By Libya Herald staff.
Tripoli, 1 March 2015:
Turkey and Qatar are continuing to supply terrorists operating in Libya with a steady flow . . .[restrict]of illegally imported weapons, Libyan acting Interior Minister, Colonel Ahmed Ali Baraka, has said in a TV interview.
According to Baraka, Turkish and Qatari aircraft are flying in and out of Libya Dawn-controlled Mitiga air base with the weapons which, he said, showed “clear and explicit support” for terrorism in Libya.
The accusations against Turkey and Qatar by the Libyan government have been ongoing since the attacks began on Tripoli by the Misrata Brigades this past summer.
Last June, General Khalifa Hafter issued an order for all Turks and Qataris to leave eastern Libya within 48 hours under the suspicion that they were supporting terrorist activity.
Last September, Prime Minister Abdullah Al-Thinni accused Sudan and Qatar of backing Libya Dawn and warned that if they did not stop, diplomatic relations would be cut.
Sudanese President Omar Al-Bashir has since patched things up with Thinni. The latter had also suggested that Qatar had changed its policy. However, this latest attack, indicates a continuing suspicion.
Just last month, Qatar and Turkey were forced to withdraw from the African Union’s International Contact Group for Libya (ICG-L) in Addis Ababa after the delegates from Libya, Egypt, the UAE, Saudi Arabia and Guinea boycotted the session over the presence of the Qatar and Turkey, claiming that the two countries had nothing to contribute to the African Union (AU).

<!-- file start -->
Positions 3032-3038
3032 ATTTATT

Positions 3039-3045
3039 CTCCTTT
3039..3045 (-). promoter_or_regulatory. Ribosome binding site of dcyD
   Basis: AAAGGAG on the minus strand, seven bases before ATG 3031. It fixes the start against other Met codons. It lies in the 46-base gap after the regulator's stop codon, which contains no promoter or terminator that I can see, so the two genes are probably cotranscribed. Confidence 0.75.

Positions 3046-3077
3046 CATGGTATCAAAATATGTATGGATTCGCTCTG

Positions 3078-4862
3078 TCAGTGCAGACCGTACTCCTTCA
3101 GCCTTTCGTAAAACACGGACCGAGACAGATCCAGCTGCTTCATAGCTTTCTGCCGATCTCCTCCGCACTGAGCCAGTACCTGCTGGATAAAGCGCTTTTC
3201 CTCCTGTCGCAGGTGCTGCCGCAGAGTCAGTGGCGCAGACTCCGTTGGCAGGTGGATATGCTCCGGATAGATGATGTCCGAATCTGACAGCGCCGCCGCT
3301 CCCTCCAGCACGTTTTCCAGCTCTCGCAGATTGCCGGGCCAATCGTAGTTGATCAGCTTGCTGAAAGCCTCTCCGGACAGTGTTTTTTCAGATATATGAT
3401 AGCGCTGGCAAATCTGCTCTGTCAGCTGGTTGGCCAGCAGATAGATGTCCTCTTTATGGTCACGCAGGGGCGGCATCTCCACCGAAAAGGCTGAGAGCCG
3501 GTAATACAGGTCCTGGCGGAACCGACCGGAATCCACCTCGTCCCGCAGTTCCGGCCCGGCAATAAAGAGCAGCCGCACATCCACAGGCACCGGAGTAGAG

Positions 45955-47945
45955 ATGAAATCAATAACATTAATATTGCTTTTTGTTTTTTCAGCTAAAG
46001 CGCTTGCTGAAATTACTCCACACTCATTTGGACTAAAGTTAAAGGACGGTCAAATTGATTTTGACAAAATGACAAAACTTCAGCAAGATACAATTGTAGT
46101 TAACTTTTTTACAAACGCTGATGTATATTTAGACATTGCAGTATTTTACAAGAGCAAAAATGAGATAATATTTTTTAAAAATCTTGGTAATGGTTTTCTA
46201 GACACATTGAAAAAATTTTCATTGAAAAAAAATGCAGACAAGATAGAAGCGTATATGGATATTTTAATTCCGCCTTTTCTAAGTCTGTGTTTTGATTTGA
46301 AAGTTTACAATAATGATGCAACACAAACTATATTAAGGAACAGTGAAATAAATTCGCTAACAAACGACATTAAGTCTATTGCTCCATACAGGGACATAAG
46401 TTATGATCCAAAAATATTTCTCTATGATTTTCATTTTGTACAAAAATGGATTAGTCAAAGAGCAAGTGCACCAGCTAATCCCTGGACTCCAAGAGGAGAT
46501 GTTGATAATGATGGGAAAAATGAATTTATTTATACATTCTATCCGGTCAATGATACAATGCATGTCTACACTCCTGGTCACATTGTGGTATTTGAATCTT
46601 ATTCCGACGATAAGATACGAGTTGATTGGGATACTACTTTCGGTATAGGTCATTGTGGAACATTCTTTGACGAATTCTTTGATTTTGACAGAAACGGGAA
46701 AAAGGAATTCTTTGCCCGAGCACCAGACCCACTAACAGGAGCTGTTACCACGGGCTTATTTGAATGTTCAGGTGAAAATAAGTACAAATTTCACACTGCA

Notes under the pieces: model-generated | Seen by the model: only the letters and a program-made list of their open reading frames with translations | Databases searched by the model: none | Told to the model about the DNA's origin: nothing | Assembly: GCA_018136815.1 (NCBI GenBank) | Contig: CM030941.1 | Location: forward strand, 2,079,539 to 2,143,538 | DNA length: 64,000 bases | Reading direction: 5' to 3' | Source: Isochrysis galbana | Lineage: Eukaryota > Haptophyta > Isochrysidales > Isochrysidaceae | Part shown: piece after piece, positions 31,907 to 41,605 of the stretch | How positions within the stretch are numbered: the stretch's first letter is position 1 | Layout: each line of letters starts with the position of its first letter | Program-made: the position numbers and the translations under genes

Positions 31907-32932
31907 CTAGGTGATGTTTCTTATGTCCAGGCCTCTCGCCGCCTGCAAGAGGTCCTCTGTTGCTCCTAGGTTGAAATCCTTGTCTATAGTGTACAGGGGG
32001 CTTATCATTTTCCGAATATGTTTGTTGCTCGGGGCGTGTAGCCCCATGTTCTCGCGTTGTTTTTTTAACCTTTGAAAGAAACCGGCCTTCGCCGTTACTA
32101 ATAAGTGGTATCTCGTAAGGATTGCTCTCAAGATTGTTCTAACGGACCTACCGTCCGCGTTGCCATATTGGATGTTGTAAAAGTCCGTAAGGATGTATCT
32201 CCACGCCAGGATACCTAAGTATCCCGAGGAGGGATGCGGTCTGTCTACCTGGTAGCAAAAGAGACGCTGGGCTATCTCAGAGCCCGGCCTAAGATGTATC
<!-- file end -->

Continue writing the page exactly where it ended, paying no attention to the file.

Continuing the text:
Qatar continues to be widely accused in Libya of interfering in Libyan politics and of supporting the Muslim Brotherhood and Islamists, an accusation it denies.
Turkey denies similar allegations. It points out that it has been at the forefront of trying to help rebuild stability and security in the country by helping train the Libyan police and army.
Nevertheless, Turkey is one of a handful of countries which has publicly received officials from the otherwise internationally-rejected Tripoli administration and parliament.
The growing hostility between the Beida government and Ankara has led to the cancellation of all business contracts in territory controlled by the Libyan government, which could seriously affect Turkey’s economy.
“We don’t say we are hostile to Turkey but we say we don’t deal with it,” Thinni said in an interview on Egyptian TV channel CBC. [/restrict]